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Review of the Sony PS Vita

by Alex Porter on February 14, 2012

Nintendo, with their assorted versions of the DS console, have dominated handheld gaming for years. Since the introduction a few years back of the PSP, Sony has tried to compete in the on-the-go-gaming market, too, but with limited success. Here’s a look at Sony’s spanking new PS Vita, a handheld that aims to change that.

Screen and Controls

The PlayStation Vita sports a gorgeous, 5-inch, 960 x 544 OLED display. The touchscreen renders rich color, with deep blacks and sharp textures.

Besides finger input, users will rely on the primary gaming controls: a classic D-pad on the left, and the traditional PlayStation triangle, circle, square and X buttons on the right. The PS Vita is also the first handheld to incorporate dual thumbsticks. Further, the rear of the device is a touch sensitive pad, so you can run a finger across the back in certain games, triggering an on-screen response.

Finally, there are front and rear-facing VGA cameras (both modest 640 x 480 resolution). These will come into play particularly in augmented reality gaming, in which game elements are added atop real video or photos. In all, the controls are responsive and tight, and many of the games take advantage of both touch and traditional, in some cases giving the player a choice.

Games, Games, Games

Any self-respecting gamer will tell you that it’s not about graphics, quad core processors and slick control schemes that make a great platform. It’s the games. And in this department, the Sony Vita delivers with a stellar launch lineup. First, there’s a terrific Vita version of their flagship UNCHARTED series, with “Golden Abyss.” Also available at launch, the impressive “wipeout: 2048,” and “Little Deviants” for younger players. 3rd party publishers are all in, too. Off the bat, there are great titles from EA (“FIFA Soccer”), Capcom (“Ultimate Marvel vs. Capcom 3”), UbiSoft (“Rayman Origins”), and Namco Bandai (“Touch My Katamari”). What’s more, there are literally hundreds of titles for the earlier, Sony PSP available to download directly to the Vita, though not every game in the PSP library is compatible, so purchase with caution.

Note that some games even support PS Vita play against others on the PS3, so you’re quite literally taking your game with you from the livingroom.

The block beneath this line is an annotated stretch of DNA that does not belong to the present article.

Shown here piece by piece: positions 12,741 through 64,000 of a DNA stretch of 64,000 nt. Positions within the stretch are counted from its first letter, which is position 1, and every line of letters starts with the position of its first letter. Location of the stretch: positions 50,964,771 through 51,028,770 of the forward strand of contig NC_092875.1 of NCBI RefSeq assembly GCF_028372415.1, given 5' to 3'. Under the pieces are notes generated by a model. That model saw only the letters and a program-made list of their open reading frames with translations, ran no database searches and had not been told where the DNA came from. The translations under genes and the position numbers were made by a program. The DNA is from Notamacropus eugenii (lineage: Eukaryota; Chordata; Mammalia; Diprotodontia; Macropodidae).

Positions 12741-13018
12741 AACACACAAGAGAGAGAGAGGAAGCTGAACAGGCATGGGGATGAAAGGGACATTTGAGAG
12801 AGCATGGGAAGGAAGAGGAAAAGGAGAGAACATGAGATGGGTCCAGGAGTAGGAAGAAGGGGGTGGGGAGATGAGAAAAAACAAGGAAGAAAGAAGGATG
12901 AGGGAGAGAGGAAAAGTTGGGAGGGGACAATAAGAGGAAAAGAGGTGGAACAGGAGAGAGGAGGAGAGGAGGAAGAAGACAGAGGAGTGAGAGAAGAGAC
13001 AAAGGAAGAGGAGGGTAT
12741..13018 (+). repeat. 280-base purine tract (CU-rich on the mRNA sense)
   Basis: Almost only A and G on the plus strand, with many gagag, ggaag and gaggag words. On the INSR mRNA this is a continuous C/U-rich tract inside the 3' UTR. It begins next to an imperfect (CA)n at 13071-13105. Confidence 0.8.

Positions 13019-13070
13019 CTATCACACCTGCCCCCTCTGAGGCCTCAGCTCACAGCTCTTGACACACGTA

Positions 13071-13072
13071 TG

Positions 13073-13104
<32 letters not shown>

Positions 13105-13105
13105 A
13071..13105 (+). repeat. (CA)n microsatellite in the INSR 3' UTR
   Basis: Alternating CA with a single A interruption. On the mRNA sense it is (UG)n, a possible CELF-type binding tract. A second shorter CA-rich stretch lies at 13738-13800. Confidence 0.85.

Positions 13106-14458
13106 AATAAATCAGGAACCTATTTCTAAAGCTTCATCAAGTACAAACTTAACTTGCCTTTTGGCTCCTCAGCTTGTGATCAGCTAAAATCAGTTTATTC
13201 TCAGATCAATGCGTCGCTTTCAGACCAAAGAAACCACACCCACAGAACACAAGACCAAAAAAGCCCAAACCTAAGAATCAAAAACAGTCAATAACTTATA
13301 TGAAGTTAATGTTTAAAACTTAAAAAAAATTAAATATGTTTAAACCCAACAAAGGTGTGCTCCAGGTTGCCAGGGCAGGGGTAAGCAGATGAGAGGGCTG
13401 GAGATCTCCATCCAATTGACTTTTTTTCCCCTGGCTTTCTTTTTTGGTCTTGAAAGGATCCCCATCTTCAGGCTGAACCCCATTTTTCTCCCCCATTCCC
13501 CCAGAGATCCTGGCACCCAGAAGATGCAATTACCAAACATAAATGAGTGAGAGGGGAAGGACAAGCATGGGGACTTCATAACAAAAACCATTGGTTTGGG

Media Blitz

There is, of course, a web browser and apps for Twitter and Facebook. All data from the Playstation Network (friends, gamer info, etc) is available on the Vita, as well. Users can also use Skype, Flickr and Netflix. There’s further support to download music, movies and TV from the Playstation Store.

It’s a fantastic media device, to be sure. And with access to the web and messaging, parents can set controls accordingly, blocking sites, browser use, and purchases.

Sticker Shock?

With millions of households owning Nintendo DS handheld gaming devices, and even more with smartphones and iPads with solid game options, nobody really needs another gizmo to play on. And the Vita, is hardly a toy. it packs the processing wallop of the full-sized PS3 mothership.

But if you’re a serious gamer (especially one with a PS3), or just someone who covets the newest, shiniest object out there, this won’t disappoint. Be prepared, however, to pay a steep admission price into the club; the Vita starts at $249 or the WiFi version. A WiFi and 3G model with AT&T service, will set you back $299.

CPU: ARM® Cortex™- A9 core (4 core)
External Dimensions: 182.0 x 18.6 x 83.5mm (width x height x depth)
Display: Capacitive multi-touch 5" 960 x 544 OLED display, 16 million colors
Rear Touch Pad: Multi-touch capacitive
Cameras: VGA front camera, VGA rear camera
Sound: Built-in stereo speakers, built-in microphone
Sensors: Six-axis motion sensing system (three-axis gyroscope, three-axis accelerometer), three-axis electronic compass
Location: Built-in GPS, Wi-Fi location service support
Controls: Directional buttons (Up/Down/Right/Left), Action buttons (Triangle, Circle, Cross, Square), Shoulder buttons (Right/Left), Right stick, Left stick
Wireless Communications: 3G mobile network connectivity (optional), IEEE 802.11b/g/n, Bluetooth® 2.1+EDR

Discussion loading


From Geordie on February 15, 2012 :: 2:45 am

Can you use skype over the 3g network to make calls to other phone numbers?



From Josh Kirschner on February 16, 2012 :: 10:14 am

The answer is “yes”, according to Skype.


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